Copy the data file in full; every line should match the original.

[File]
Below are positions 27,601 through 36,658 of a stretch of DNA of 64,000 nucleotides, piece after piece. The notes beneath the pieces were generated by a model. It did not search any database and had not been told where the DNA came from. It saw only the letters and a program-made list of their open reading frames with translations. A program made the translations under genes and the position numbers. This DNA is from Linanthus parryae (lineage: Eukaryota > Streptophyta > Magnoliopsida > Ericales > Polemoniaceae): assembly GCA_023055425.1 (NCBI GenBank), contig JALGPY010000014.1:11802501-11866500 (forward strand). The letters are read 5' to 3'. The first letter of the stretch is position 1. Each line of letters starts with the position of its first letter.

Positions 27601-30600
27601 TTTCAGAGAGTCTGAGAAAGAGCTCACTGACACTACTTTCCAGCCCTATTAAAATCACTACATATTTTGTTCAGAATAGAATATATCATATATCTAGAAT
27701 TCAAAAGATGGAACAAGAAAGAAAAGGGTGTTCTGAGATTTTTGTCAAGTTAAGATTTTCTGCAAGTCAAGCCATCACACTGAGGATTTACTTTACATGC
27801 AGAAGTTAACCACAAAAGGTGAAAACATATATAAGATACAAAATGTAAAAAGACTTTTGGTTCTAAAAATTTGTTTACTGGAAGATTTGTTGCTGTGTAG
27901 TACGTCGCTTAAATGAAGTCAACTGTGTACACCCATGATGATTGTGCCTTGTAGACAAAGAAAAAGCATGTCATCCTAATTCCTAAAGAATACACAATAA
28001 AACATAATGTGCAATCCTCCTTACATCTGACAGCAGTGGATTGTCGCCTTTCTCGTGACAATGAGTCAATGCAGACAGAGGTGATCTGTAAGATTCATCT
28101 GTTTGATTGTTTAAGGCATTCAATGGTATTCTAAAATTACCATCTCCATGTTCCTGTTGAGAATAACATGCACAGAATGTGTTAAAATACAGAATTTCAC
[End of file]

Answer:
Below are positions 27,601 through 36,658 of a stretch of DNA of 64,000 nucleotides, piece after piece. The notes beneath the pieces were generated by a model. It did not search any database and had not been told where the DNA came from. It saw only the letters and a program-made list of their open reading frames with translations. A program made the translations under genes and the position numbers. This DNA is from Linanthus parryae (lineage: Eukaryota > Streptophyta > Magnoliopsida > Ericales > Polemoniaceae): assembly GCA_023055425.1 (NCBI GenBank), contig JALGPY010000014.1:11802501-11866500 (forward strand). The letters are read 5' to 3'. The first letter of the stretch is position 1. Each line of letters starts with the position of its first letter.

Positions 27601-30600
27601 TTTCAGAGAGTCTGAGAAAGAGCTCACTGACACTACTTTCCAGCCCTATTAAAATCACTACATATTTTGTTCAGAATAGAATATATCATATATCTAGAAT
27701 TCAAAAGATGGAACAAGAAAGAAAAGGGTGTTCTGAGATTTTTGTCAAGTTAAGATTTTCTGCAAGTCAAGCCATCACACTGAGGATTTACTTTACATGC
27801 AGAAGTTAACCACAAAAGGTGAAAACATATATAAGATACAAAATGTAAAAAGACTTTTGGTTCTAAAAATTTGTTTACTGGAAGATTTGTTGCTGTGTAG
27901 TACGTCGCTTAAATGAAGTCAACTGTGTACACCCATGATGATTGTGCCTTGTAGACAAAGAAAAAGCATGTCATCCTAATTCCTAAAGAATACACAATAA
28001 AACATAATGTGCAATCCTCCTTACATCTGACAGCAGTGGATTGTCGCCTTTCTCGTGACAATGAGTCAATGCAGACAGAGGTGATCTGTAAGATTCATCT
28101 GTTTGATTGTTTAAGGCATTCAATGGTATTCTAAAATTACCATCTCCATGTTCCTGTTGAGAATAACATGCACAGAATGTGTTAAAATACAGAATTTCAC